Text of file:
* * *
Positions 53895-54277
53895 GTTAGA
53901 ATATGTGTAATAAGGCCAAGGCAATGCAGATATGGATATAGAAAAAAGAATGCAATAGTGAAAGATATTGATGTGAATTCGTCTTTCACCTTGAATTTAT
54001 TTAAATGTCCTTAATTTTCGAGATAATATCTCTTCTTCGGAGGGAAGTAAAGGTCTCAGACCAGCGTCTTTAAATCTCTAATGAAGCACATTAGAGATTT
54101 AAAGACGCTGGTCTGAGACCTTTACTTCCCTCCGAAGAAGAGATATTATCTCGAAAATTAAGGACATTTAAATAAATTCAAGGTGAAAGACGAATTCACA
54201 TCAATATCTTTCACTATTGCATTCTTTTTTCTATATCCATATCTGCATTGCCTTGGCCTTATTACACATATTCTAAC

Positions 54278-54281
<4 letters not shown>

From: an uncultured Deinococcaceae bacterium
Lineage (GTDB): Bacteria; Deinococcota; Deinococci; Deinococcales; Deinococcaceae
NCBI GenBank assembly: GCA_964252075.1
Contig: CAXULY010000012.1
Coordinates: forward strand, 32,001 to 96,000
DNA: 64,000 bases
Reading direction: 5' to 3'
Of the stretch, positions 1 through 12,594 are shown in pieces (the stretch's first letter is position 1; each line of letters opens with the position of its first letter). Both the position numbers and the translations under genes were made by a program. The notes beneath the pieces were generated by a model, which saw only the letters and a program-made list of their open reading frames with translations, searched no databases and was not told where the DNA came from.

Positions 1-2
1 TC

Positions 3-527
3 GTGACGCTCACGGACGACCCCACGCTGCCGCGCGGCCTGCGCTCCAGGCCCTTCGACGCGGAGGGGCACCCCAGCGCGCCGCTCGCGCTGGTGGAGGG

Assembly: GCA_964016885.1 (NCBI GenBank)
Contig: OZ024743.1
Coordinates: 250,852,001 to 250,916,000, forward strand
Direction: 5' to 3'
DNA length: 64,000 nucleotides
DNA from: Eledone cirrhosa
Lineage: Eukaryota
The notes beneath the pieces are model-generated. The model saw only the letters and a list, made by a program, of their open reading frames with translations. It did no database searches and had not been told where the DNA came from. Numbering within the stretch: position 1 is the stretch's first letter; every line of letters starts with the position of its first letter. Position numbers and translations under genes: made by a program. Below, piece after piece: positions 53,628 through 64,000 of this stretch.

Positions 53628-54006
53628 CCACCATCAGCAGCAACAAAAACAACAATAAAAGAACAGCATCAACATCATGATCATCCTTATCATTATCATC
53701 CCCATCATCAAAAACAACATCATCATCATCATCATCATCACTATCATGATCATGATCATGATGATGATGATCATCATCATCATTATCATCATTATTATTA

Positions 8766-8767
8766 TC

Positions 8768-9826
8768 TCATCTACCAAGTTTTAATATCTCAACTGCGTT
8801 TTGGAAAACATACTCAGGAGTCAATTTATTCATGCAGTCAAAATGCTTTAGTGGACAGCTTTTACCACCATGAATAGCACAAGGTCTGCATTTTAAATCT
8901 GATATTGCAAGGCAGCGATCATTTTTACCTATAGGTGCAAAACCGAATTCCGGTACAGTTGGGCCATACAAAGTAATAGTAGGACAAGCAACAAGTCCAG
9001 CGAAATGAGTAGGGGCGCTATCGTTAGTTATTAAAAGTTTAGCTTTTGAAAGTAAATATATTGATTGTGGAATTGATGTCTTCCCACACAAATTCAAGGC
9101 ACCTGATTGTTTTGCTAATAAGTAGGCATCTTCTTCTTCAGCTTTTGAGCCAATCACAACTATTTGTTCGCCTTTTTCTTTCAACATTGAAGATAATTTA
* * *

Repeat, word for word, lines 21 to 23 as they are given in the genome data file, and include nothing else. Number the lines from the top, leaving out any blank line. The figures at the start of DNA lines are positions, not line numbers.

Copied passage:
Assembly: GCA_964016885.1 (NCBI GenBank)
Contig: OZ024743.1
Coordinates: 250,852,001 to 250,916,000, forward strand